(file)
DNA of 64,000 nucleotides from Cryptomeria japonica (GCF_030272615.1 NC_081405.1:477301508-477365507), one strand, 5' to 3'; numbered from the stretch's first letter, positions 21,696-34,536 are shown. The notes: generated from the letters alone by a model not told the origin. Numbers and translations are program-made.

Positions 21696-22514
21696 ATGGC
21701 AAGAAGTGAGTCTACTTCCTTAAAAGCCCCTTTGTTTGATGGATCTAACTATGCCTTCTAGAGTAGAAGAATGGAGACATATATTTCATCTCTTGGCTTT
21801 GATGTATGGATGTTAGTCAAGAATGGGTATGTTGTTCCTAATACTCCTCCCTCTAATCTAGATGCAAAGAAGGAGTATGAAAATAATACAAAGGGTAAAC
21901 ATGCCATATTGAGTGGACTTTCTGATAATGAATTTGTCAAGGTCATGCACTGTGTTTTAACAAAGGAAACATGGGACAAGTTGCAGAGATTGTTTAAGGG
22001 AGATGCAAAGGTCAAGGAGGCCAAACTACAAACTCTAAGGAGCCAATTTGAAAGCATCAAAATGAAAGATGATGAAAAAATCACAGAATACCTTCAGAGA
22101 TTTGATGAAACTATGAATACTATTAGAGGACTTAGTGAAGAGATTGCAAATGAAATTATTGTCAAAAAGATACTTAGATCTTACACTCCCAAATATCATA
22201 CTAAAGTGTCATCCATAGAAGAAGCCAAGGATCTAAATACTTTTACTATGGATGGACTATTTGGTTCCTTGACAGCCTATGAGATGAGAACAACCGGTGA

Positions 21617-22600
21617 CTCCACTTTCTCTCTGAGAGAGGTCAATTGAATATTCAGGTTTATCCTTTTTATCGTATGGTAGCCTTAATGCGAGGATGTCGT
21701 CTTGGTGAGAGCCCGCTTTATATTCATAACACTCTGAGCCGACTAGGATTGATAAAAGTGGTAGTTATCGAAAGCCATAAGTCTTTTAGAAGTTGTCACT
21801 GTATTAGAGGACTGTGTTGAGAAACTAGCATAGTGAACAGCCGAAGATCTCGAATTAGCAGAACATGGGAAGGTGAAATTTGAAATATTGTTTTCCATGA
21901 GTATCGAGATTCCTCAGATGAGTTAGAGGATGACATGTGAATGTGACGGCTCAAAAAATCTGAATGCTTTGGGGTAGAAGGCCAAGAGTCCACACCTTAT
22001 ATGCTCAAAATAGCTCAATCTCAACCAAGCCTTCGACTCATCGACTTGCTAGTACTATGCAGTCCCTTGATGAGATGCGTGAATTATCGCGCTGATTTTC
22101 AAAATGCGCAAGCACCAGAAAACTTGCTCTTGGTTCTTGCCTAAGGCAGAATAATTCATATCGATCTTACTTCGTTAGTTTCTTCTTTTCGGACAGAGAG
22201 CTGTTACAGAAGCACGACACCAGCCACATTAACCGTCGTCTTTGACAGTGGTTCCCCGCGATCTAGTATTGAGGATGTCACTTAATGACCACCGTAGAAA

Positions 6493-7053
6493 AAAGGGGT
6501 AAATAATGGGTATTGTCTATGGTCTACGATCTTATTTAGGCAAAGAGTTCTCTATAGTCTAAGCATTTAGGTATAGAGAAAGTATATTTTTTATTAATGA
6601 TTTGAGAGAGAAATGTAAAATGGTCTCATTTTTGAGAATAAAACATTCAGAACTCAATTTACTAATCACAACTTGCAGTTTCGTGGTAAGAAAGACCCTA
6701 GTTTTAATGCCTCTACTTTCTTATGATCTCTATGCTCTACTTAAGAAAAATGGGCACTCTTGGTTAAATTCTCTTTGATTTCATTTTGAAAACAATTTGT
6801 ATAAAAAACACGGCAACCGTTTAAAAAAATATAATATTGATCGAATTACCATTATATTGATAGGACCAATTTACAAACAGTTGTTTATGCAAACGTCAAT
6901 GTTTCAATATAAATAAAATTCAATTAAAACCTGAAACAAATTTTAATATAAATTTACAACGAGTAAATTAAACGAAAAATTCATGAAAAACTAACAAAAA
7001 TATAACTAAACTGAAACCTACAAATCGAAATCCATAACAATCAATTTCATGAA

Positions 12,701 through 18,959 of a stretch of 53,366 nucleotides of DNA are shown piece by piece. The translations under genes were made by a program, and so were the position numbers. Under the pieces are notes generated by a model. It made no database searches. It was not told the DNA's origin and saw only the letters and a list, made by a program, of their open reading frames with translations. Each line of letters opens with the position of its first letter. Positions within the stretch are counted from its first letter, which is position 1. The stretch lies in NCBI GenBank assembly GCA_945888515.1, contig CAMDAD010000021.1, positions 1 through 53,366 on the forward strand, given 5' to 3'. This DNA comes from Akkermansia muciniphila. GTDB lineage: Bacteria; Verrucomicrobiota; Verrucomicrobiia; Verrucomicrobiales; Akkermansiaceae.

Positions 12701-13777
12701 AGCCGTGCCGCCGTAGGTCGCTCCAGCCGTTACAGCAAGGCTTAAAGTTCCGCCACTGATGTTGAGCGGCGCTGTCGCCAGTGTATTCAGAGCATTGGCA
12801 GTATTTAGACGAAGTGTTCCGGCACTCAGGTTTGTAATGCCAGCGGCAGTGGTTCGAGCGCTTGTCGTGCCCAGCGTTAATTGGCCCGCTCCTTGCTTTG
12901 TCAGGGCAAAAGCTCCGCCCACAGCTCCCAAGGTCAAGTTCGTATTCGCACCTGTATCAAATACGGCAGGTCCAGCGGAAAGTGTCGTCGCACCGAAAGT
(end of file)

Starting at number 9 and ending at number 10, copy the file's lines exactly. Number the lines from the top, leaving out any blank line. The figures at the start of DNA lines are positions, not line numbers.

22201 CTAAAGTGTCATCCATAGAAGAAGCCAAGGATCTAAATACTTTTACTATGGATGGACTATTTGGTTCCTTGACAGCCTATGAGATGAGAACAACCGGTGA

Positions 21617-22600